The Last Day the Germans Owned Wembley

Wembley Stadium has seen some great finals

Wembley Stadium has seen some great finals

The Last Day the Germans Owned Wembley

by Steve Clare, Editor Prost Amerika

Saturday’s Champions League final at Wembley between Bayern Munich and Borussia Dortmund will be one for the ages. The crowd at the long venerated home of English football will be composed of approximately 50% Germans, there to watch two culturally different clubs, from either ends of Germany.

Their football has been good and their mutual demolition of the footballing aristocracy of Barcelona and Real Madrid a joy to watch; at least for those of us uncomfortable with global brands far removed from the roots of the sport.

However, it will not be the first time the home of English football contained more Germans than natives. Germany contested the Euro 1996 Final there against the Czech Republic.

And to quote the great Bard of the Welsh Valleys, Max Boyce,

“I know. Coz I was there.”

It all began on the night of the semi final between England and Germany at Wembley. That match was a close and tense affair after a wild opening 15 minutes. England centre forward Alan Shearer headed his side in front after just three minutes to give his side the lead, before Stefan Kuntz equalised within a quarter of an hour.

It was 30 years since England had hosted a tournament and they won that one in 1966 but had not really come close to winning much since. However with home advantage and arguably one of their best sides of the 20th Century, they had reasonable cause for hope, although as always, their media went overboard.

After a quarter final penalties win over a Spain side who had seen a goal wrongly chalked off for offside, they ran into their old foe, the Germans. The whole English nation was talking about little else. The phenomenon ‘Gazzamania’, a bromantic empathy with England midfielder Paul Gascoigne reached fever pitch while Shearer was and still is still probably England’s best ever striker, perhaps on a level with Gary Lineker. The German side was largely humdrum, certainly nothing to compare with Gerd Muller or the Kaiser, Franz Beckenbauer.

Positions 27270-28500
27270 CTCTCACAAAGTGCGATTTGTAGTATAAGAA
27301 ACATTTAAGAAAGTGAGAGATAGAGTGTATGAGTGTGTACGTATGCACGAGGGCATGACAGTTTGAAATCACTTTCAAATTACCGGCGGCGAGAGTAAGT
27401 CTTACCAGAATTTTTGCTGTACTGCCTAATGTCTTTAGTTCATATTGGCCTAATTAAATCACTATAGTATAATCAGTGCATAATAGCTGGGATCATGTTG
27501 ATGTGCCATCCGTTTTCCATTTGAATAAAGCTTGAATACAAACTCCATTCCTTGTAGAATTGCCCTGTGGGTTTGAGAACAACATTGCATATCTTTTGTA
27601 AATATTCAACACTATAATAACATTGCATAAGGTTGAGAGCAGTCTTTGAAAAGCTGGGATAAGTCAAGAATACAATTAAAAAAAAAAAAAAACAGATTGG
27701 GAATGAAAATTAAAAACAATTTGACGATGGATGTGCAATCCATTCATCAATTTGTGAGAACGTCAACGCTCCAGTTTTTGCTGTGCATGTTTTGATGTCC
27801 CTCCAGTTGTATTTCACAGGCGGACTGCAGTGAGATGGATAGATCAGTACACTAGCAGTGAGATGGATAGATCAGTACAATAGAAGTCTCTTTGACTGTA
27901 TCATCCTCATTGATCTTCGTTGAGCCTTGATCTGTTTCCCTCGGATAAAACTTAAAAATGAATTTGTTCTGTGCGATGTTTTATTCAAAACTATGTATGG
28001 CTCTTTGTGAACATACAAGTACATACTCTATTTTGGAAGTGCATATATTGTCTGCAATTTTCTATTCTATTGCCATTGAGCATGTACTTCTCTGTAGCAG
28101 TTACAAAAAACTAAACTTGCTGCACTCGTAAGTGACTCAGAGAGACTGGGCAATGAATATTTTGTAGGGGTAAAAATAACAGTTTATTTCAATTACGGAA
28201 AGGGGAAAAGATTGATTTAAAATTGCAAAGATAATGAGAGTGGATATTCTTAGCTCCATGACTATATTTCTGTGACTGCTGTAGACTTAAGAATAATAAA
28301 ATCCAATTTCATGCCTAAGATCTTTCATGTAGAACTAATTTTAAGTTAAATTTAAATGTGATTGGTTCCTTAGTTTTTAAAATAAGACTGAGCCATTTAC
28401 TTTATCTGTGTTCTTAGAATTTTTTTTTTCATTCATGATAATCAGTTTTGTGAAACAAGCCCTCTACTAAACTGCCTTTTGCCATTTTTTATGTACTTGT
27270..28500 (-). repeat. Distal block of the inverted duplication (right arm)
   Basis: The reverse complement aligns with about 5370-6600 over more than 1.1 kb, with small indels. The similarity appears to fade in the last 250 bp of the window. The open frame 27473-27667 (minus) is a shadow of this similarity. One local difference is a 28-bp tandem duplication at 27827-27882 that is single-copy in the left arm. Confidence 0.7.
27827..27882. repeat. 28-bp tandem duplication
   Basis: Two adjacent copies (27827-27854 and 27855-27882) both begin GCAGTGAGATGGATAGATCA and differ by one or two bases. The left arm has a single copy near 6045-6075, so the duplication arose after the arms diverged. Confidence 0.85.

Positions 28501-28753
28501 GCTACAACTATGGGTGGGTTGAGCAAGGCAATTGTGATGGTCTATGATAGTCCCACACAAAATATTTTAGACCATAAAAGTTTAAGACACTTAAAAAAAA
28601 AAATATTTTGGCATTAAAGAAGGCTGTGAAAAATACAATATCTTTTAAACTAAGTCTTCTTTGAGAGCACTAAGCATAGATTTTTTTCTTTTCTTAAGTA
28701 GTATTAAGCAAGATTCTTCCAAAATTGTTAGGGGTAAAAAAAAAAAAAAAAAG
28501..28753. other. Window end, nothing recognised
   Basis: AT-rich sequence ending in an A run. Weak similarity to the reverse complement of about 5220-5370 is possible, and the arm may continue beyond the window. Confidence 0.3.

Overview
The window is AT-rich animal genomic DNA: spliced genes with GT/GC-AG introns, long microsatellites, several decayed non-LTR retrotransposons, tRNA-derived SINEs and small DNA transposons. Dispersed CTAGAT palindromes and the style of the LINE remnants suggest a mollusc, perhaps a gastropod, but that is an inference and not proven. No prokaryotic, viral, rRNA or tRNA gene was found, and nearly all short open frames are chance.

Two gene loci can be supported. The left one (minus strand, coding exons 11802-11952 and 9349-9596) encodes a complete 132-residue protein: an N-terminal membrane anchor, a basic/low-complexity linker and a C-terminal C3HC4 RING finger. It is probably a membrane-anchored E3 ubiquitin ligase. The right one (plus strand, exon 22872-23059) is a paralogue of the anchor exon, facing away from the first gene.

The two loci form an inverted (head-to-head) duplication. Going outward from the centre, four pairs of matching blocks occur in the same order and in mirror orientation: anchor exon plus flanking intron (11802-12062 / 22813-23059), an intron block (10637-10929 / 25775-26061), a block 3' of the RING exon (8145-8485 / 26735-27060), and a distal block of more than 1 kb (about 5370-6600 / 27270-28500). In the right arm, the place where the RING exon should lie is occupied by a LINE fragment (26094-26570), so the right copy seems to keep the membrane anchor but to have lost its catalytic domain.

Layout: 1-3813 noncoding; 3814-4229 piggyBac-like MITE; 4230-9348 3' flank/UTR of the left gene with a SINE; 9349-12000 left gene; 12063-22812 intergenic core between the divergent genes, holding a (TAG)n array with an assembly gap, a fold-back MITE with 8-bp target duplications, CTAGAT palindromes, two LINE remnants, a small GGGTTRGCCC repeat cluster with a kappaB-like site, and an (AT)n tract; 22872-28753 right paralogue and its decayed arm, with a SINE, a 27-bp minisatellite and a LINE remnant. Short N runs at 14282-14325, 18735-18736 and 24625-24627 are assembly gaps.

It is hard to describe how abuzz England was. I had traveled down to Birmingham in England’s Midlands to take in the Scotland game with Switzerland, and stayed on to catch Portugal v the Czech Republic at Villa Park.

So I spent the bulk of the tournament behind enemy lines, supping in the English media’s still odious war-obsessed coverage, while happily noting their ignorance becoming increasingly out of touch with an English population who by and large wanted little truck with excessive jingoism.

I actually felt an increasing warmth towards England football fans at that time, which only stopped at the uncrossable line of actually wanting them to win.

The Londoners were by and large devoid of jingoism, and were honest about expressing their feelings about a tabloid press that encouraged the perception that England was populated by racist clowns, who could only refer to the Spanish Armada or Germans by tired World War 2 references. England was a better place than that in 1996. It still is.

I was almost sad when the Germans eliminated them on a penalty shoot out in the semi, mostly for Gareth Southgate, the player who missed and a very honest professional. But, like every other Scot, I was secretly ecstatic they’d fallen on their faces. We’re mean like that.

(Penalty Shoot out –

After the high drama of the shoot out, my friend and I were discussing the tournament over beer in North London. I noticed we were using the past tense; “That was a great tournament the English put on,” “they were superb hosts,” and “I guess football really did come home.

Why are we talking about it in the past tense?” I asked. “It’s not over yet. Let’s go to the final. Let’s go to Wembley! Yeah, let’s go to the f****ing final.

They reserve a certain amount of tickets at these tournaments for fans of the finalists and they are held back until the sides are known. We hadn’t imagined the possibility that England wouldn’t be there and began to wonder how many Czechs and Germans would apply for tickets. There had been about 200 Czech fans at Villa Park.

“They can’t be using all their allocation. Let’s head to Wembley and the Box Office tomorrow morning before the scalpers show up.”

The next morning we headed to Wembley Park Station and down into the bowels of Wembley Stadium. There were plenty of Germans wandering about asking us where to get tickets.